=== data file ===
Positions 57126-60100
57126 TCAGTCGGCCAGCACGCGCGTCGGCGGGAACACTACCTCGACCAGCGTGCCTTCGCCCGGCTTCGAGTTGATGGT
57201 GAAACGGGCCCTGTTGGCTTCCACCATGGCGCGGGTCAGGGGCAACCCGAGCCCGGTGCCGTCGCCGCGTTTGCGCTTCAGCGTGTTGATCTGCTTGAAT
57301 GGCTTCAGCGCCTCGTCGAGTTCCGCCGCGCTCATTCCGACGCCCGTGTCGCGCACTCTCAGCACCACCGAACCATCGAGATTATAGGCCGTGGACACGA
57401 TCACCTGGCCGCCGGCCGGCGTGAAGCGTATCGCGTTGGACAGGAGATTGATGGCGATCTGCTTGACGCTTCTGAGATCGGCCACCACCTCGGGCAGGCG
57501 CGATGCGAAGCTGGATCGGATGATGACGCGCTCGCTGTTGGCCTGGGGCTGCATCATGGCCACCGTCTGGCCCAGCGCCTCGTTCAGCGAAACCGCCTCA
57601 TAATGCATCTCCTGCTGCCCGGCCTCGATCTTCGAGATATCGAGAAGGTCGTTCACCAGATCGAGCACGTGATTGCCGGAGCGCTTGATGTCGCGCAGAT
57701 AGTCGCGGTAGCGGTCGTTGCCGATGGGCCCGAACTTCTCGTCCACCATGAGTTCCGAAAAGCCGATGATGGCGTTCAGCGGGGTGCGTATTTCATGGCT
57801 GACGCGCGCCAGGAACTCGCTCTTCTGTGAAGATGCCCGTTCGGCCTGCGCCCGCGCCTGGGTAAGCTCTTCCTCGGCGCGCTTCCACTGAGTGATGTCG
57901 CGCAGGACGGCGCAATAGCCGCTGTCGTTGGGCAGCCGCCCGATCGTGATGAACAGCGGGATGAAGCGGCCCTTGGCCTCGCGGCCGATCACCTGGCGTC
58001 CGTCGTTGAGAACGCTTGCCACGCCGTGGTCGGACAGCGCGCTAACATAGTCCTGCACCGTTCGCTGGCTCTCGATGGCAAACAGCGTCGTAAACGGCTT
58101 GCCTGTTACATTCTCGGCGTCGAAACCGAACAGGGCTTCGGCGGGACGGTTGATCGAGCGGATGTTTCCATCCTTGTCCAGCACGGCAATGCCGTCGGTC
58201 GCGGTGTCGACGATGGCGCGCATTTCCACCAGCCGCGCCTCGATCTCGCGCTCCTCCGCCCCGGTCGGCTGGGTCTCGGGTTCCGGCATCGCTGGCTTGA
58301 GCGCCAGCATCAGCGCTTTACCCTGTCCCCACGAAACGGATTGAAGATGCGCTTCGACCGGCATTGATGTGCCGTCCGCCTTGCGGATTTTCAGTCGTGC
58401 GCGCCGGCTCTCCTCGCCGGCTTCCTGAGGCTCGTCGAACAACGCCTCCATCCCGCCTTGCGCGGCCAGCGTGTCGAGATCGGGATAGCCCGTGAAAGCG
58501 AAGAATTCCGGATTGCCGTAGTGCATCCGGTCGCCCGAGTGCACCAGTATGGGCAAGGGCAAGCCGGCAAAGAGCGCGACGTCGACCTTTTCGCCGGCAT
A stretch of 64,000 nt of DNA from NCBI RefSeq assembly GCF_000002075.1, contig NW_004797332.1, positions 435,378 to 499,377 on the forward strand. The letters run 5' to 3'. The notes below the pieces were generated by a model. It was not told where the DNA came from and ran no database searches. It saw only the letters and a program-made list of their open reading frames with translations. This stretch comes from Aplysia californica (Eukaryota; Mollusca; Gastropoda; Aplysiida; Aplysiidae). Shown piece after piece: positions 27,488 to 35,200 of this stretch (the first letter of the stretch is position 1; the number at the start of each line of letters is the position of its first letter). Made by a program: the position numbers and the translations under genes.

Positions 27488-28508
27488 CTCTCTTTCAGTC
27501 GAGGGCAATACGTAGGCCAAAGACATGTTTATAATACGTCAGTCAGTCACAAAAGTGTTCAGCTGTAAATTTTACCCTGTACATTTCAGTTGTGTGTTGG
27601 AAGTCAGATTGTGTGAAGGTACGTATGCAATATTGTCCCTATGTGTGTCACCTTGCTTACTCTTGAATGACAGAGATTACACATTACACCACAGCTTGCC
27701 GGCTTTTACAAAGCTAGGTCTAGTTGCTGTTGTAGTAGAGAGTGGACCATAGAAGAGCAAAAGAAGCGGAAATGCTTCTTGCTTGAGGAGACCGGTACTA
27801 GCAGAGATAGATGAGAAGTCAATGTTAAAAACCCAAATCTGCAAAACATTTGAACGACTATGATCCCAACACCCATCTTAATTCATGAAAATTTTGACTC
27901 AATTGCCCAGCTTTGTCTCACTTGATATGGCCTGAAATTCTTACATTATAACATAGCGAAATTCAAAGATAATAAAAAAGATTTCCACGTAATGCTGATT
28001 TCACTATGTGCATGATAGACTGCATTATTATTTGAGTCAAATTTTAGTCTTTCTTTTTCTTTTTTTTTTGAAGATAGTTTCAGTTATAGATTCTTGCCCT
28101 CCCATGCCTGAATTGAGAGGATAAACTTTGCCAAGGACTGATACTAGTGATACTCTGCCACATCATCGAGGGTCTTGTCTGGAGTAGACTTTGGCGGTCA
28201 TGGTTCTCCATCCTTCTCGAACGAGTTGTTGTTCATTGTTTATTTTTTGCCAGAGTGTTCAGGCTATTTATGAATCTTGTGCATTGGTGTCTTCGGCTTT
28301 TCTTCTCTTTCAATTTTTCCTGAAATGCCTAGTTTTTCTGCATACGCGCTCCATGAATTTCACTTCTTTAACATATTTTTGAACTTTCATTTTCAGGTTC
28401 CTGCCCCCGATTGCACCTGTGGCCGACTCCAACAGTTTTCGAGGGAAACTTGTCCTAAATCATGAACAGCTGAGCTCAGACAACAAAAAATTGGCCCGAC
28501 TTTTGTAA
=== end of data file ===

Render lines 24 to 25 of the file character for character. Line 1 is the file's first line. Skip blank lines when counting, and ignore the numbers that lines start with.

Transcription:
27901 AATTGCCCAGCTTTGTCTCACTTGATATGGCCTGAAATTCTTACATTATAACATAGCGAAATTCAAAGATAATAAAAAAGATTTCCACGTAATGCTGATT
28001 TCACTATGTGCATGATAGACTGCATTATTATTTGAGTCAAATTTTAGTCTTTCTTTTTCTTTTTTTTTTGAAGATAGTTTCAGTTATAGATTCTTGCCCT